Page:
• Limit for the equities should be set at a P/E ratio of 25 for the average of its earnings over 7 years, and not more than 20 than the last 12 month period. This excludes growth stocks and reasons will be discussed later.
The reasons for avoiding growth stocks is that these stocks tend to be sold at a high prices in relation to current earnings and at much higher multiples of their average profits over a past period. As a result, there tend to be a speculative element behind these stocks and has made successful investing in this field a difficult task. Moreover, growth stocks tend to go high in price before tumbling down, just like International Business Machines (IBM) from 1961-62 and 1969-70 in which 50% of its market value is lost and Texas Instruments.

Dollar Cost Averaging is useful for a defensive investor's returns as well
Dollar Cost Averaging is an extension of a formula investment. By buying during periods of boom and bust, it is said that the investor will eventually walk off with a profit provided that the companies they invested in are sound and fit the 4 bullet point factors above. Of course, one has to be cautious that there will inevitably be periods where the market value of one's portfolio might decrease and not sell in panic. After a long period like 20 years, the investor will actually be profitable. I currently have an Investment Linked Policy with AXA that does just that.

The investor's personal situation determines what type of investor he should be
To become a successful enterprising investor, one has to take the required time to instill in himself the time and discipline, as well as the knowledge to prevail over the market. Moreover, intelligent people who does not treat investing as a skill and does not learn it well might fail at investing profitably as well. Most people would be more apt being defensive investors.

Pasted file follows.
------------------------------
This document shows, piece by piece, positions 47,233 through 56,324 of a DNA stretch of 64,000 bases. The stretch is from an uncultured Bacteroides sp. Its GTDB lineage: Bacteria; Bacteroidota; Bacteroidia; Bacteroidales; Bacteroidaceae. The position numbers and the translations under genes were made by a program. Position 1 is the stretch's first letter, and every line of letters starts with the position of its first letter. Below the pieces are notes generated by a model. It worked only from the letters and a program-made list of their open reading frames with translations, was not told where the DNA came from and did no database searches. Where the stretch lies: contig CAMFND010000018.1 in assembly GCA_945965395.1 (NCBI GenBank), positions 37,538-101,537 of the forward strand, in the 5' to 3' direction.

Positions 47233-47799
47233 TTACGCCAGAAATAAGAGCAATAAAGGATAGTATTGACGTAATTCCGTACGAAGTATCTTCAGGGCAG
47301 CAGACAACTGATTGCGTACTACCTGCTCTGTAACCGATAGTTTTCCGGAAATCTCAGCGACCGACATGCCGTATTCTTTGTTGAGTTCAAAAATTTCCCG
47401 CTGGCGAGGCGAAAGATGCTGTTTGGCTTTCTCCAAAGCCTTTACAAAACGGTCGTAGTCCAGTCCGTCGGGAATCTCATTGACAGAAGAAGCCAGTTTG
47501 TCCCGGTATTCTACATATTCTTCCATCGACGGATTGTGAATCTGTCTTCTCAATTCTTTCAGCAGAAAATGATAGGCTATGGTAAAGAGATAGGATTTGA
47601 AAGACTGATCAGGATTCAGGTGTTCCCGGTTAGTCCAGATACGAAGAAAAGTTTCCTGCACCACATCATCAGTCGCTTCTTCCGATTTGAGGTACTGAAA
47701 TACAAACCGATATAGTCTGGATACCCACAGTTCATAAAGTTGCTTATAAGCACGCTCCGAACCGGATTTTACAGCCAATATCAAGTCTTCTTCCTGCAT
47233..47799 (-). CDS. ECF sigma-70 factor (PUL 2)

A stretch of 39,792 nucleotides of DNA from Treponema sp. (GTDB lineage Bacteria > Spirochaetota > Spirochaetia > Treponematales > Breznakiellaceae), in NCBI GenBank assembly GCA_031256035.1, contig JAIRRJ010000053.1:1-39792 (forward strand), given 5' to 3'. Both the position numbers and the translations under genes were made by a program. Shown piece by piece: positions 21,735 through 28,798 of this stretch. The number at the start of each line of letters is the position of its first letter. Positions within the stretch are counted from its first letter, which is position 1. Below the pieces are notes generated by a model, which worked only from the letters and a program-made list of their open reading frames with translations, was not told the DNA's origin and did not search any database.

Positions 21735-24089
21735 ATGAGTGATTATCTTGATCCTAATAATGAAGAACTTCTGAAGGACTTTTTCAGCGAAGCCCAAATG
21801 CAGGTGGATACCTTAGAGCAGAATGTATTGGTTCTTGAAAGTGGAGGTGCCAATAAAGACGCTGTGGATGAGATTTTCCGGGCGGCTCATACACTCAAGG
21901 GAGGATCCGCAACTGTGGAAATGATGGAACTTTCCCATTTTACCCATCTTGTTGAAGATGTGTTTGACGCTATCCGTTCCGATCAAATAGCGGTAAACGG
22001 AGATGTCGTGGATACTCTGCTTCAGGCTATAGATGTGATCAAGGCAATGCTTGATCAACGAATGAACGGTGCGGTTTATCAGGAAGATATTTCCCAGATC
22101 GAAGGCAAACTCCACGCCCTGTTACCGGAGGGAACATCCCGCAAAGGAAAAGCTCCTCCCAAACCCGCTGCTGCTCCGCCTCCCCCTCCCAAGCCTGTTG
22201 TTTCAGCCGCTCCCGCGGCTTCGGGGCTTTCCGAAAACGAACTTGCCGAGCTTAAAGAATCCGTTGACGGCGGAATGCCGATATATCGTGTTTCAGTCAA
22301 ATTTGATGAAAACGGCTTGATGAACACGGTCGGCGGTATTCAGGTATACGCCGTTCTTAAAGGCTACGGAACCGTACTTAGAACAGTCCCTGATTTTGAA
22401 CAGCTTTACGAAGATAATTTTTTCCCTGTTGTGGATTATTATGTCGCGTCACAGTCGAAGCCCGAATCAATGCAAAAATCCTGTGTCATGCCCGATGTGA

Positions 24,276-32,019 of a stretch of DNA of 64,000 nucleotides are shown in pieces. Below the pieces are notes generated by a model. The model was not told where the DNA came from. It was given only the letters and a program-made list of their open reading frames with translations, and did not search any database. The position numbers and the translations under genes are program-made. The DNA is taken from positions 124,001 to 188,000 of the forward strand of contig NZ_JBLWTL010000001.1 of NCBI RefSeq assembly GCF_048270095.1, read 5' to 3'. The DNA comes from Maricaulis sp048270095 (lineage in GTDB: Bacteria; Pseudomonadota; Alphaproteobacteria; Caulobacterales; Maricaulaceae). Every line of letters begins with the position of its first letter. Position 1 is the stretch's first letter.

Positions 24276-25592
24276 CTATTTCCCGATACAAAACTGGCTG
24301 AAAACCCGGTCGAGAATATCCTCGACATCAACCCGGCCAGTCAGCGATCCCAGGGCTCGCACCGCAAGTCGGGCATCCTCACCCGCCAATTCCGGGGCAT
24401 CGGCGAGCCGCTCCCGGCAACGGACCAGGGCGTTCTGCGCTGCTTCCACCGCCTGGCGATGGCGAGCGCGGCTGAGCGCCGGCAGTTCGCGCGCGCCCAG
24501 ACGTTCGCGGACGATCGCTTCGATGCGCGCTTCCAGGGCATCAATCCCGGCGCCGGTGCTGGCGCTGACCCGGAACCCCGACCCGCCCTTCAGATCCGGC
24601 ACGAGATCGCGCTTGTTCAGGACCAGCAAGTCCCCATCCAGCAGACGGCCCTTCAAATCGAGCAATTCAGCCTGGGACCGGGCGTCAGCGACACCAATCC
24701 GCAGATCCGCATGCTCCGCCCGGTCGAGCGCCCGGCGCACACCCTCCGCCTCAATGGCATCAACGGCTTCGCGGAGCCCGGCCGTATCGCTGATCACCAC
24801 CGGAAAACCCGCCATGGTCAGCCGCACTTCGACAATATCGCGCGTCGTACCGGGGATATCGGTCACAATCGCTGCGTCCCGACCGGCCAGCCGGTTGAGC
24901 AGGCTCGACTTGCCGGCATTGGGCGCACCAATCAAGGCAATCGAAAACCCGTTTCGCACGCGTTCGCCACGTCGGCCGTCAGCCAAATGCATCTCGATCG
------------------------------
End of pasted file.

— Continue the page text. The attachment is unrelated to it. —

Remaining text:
Risk should be limited to these few factors:
  • Loss of value realized through actual sale of an investment
  • Significant deterioration in the company's position
  • High payment for an investment above its intrinsic value
Therefore, market fluctuations cannot really be categorized as real risk. Risk of true loss in value can only come from actual sale. Of course, paying too high a price for an investment is risky as well.

Attributes of large, prominent and conservatively financed companies:
  • Book value of stocks at least half of market capitalization, including bank debts
  • $50 million of assets or do $50 million of business (these are the figures given in early 1970s, current figures should be $10 billion)
  • Rank among first quarter or first third in size within the industry group (personally, i feel that market capitalization, net asset values are good indications of size)
However, all these attributes are just rough guidelines and it would be most foolish to stick to them mechanically.

Buy what you know
This slogan is advocated by Mr Peter Lynch, who from 1977 to 1990 led the fund he managed, Fidelity Magellan to the best track record ever recorded by a mutual fund. If you have discovered a great new product or service that Wall Street professionals are oblivious to, it might be a good time to cash in. Of course, you have to thoroughly analyse their financial statements as well. Moreover, you have to guard against the phenomenon of "home bias" in which one stick to an investment in which one is comfortable with. This is because more often than not, familiarity breeds complacency.

With that, I will end off part 2 of my review of The Intelligent Investor by Benjamin Graham. As a summary, I would just say that this part of the review is more for the defensive investor so do take another quick glance if you do not want the headache of managing an active portfolio. Dollar Cost Averaging remains one of the most powerful weapon that a defensive investor can have for the guarding and building of his wealth.